Thus, in the law of diminishing marginal utility.

Thus, the fundamental applicability of the law is not violated. The law of diminishing marginal utility is of paramount importance. It is one of the basic laws of Economics and has practical as well as theoretical importance. This is discussed below:

(1) Basis of Law of Demand:

The law of demand is rooted in the law of diminishing marginal utility. The price which a consumer is prepared to pay for a commodity depends upon the marginal utility and not on the total utility. As the consumer purchases more and more units of the commodity, the marginal utility derived from that commodity steadily decreases.

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That is why he would like to buy additional units of the commodity only at a lower price. Thus, a consumer is ready to pay higher price for the initial units and lesser for the additional ones. This shows that the law of demand is based upon the law of diminishing marginal utility.

(2) Explanation of Diamond Water Paradox:

The law of diminishing marginal utility helps to resolve the ‘paradox of value’ posed by Adam Smith. According to the law of diminishing marginal utility, the price of a commodity is influenced by its marginal utility.

Since water is available in plentiful quantity, its marginal utility is low or even zero. Therefore, its price is very low, yet it is essential for human existence. On the other hand, diamond being a scarce commodity commands a higher price due to its higher marginal utility, though not essential for human existence.

The paradox of value can be explained with the help of a diagram. In Fig. 4.4, the marginal utility curves for diamond (MUD) and water (MUW) are shown as downward sloping linear curves. In this figure, MUW is lying above MUD curve, since consumer gets relatively higher marginal utility from initial units of water consumed by him due to its higher use – value.

Suppose, the quantity of diamond available is OQD and that of water is OQw Now, diamond will command a price of PD QD with total utility equal to OAPD QD. Water will command a price of Pw Qw with total utility equal to OBPw Qw.

Hence, the price a consumer would be willing to pay for diamond is high, but, it has lower total utility vis-a-vis water. On the other hand, the willingness price is very low for water, but larger total utility. Hence, price reflects marginal utility, while total utility determines the use – value of the commodity.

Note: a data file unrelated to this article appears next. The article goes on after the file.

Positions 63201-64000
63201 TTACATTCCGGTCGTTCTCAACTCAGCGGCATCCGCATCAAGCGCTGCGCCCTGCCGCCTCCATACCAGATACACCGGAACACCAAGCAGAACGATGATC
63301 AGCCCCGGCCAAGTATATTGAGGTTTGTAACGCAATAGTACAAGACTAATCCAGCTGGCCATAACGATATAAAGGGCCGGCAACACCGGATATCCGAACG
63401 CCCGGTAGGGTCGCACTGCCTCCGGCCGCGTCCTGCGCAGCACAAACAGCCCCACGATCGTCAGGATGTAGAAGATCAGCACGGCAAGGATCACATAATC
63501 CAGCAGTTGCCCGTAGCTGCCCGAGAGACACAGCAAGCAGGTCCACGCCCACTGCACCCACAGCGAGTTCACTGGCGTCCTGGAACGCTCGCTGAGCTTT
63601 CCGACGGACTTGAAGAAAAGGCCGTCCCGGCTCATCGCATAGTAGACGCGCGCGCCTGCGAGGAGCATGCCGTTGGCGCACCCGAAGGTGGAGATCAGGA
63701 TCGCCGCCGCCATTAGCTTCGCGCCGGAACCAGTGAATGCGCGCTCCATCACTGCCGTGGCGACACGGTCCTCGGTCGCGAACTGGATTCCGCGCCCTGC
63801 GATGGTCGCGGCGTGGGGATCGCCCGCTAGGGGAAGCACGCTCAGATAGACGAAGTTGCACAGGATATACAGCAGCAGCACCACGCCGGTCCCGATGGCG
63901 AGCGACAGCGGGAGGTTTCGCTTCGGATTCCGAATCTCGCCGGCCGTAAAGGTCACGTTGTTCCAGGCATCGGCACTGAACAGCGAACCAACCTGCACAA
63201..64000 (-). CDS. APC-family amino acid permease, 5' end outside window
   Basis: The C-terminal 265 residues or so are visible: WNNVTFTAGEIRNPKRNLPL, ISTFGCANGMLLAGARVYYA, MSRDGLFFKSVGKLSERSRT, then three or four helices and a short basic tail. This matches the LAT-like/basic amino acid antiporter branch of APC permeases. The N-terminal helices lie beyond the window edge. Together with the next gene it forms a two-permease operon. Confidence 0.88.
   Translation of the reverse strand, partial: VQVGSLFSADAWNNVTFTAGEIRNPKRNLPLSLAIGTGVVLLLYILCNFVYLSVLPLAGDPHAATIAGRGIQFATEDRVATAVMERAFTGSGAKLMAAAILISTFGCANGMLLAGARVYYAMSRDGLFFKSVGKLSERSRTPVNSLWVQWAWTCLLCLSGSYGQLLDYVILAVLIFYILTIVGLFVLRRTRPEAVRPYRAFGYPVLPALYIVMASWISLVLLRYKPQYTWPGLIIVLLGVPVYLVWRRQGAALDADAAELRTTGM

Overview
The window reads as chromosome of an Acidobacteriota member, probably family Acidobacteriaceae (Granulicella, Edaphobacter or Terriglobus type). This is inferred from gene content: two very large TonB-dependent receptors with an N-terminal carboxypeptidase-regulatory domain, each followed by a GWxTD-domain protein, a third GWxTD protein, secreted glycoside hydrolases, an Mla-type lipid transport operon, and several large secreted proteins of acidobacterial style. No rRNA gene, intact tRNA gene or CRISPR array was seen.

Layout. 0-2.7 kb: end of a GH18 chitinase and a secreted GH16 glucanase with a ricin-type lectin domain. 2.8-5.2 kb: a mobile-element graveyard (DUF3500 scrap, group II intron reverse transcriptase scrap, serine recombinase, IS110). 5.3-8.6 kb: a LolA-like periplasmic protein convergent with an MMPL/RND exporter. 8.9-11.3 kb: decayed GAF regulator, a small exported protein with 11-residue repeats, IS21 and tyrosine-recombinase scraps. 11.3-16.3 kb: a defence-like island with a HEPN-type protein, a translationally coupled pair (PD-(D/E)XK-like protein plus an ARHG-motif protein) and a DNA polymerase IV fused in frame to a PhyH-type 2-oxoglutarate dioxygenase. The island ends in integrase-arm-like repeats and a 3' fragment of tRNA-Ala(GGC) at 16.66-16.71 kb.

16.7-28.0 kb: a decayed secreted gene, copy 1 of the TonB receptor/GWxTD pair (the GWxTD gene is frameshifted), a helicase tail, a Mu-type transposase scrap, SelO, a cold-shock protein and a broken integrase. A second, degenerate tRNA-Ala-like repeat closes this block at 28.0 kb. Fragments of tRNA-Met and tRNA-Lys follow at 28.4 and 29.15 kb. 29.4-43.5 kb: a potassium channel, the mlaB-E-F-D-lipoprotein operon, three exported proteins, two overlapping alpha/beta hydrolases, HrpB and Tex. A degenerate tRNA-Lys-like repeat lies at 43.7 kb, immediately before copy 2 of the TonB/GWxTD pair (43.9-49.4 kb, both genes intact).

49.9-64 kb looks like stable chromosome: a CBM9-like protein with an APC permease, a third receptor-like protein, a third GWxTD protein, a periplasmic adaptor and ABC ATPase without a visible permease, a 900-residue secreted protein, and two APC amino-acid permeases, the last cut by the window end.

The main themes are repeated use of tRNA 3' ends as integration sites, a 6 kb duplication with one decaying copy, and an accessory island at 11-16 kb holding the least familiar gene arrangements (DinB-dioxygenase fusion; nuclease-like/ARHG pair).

In the words of Samuelson, “The more there is of a commodity, the less becomes the relative desirability of its last little unit even though its total usefulness always grows as we get more of the commodity. So, it is obvious why a large amount of water has a low price. Or why air is actually a free good despite its vast usefulness. The later units pull down the market value of all units”.

Thus, the controversy of diamond water paradox is resolved through marginal and total utility analysis. It explains that the total utility of more useful things like water may be very high. It is impossible to give up using water altogether.

But, the marginal utility of water is negligible on account of its abundant supply in most of the places. If one bucket full of water is given after we have used as much as we required, it would have almost no utility. So, it commands a low price. On the other hand, diamond, whose total utility is presumably less than that of water, is notoriously expensive. If people had to do without diamond, there would be no suffering or inconvenience.

But, the utility of a single diamond is appreciable, since it’s one more or less unit can make considerable difference to our enjoyment due to its short supply. It is for this reason that diamond is highly valuable, while water is almost valueless.

In this way Marshall’s law explains the divergence between value-in-use and value- in-exchange. Commodities like water, air, light, etc. have greater utility (value-in-use), but, little value in-exchange because they have low marginal utility.

Fig. 4.4: Diamond Water Parodox

(3) Importance in Theory of Value:

The law has special significance in the determination of price. When the supply of commodity rises, its marginal utility falls. Therefore, price comes down as price is always equal to the marginal utility. Likewise, when the supply of a commodity falls, it’s marginal utility rises and hence prices will go up.

(4) Basis of Consumer Surplus:

The concept of consumer surplus is also based upon this law, discussed in details in a separate subsequent chapter. It is the excess of the price, which a consumer is willing to pay for the commodity over and above, what he actually pays for it.

We know on the basis of the law of diminishing utility that the consumer is ready to pay higher price for the initial units of the commodity and lower ones for successive units. So long as price actually paid is less than what a consumer is willing to pay, consumer surplus will rise, which will decrease for each successive unit of the commodity consumed by the consumer.

Consumer surplus will be equal to zero for the last unit consumed by him, since for this unit of the commodity, price actually paid by him equals marginal utility (price he is. willing to pay).

(5) Basis of Law of Equimarginal Utility:

The law of equimarginal utility explains the equilibrium of a consumer with the help of limited resources, such that marginal utility derived from each commodity is proportional to its price. The law of diminishing marginal utility provides foundation for the law of equimarginal utility and several other laws of consumption.